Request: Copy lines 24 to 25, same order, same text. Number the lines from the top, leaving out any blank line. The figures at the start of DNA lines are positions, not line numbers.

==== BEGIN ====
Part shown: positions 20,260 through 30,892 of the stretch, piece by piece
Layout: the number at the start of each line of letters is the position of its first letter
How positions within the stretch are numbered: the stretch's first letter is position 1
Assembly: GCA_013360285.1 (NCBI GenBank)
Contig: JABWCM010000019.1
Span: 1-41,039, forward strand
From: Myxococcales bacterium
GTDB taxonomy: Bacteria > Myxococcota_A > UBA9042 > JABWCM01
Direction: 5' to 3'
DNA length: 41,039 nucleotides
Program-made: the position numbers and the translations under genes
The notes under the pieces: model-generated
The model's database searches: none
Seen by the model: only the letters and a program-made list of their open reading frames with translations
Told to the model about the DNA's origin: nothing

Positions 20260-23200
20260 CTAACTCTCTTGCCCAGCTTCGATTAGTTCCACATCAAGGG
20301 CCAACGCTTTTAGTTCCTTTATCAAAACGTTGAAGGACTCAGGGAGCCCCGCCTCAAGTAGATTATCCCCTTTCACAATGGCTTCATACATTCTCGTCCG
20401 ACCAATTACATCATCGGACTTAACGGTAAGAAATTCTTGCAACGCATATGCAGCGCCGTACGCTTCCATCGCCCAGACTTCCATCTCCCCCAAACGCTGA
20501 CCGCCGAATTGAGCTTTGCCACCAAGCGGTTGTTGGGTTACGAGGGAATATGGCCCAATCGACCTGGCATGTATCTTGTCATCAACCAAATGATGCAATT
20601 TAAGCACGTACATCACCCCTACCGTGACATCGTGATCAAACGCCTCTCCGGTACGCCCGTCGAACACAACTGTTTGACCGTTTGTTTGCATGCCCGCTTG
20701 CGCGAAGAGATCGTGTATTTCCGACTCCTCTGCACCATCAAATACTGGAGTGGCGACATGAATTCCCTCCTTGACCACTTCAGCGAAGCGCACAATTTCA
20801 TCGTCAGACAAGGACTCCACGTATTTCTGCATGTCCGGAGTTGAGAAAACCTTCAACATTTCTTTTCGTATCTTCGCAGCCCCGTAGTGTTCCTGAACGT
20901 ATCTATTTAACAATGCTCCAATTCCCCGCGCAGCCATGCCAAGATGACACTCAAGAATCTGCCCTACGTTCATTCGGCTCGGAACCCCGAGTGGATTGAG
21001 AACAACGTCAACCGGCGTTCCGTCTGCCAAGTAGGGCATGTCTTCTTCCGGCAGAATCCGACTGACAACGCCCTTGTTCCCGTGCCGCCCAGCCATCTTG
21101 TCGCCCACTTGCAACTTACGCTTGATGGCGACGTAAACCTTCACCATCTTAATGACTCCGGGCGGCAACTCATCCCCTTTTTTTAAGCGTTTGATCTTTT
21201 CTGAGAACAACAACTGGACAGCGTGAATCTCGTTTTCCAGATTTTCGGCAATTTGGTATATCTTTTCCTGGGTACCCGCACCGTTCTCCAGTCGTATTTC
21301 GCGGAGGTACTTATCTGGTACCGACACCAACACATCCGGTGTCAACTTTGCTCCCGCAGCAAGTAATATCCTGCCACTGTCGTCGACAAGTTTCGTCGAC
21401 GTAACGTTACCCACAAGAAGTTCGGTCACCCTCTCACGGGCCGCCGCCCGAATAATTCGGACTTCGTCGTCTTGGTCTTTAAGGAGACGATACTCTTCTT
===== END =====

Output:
20901 ATCTATTTAACAATGCTCCAATTCCCCGCGCAGCCATGCCAAGATGACACTCAAGAATCTGCCCTACGTTCATTCGGCTCGGAACCCCGAGTGGATTGAG
21001 AACAACGTCAACCGGCGTTCCGTCTGCCAAGTAGGGCATGTCTTCTTCCGGCAGAATCCGACTGACAACGCCCTTGTTCCCGTGCCGCCCAGCCATCTTG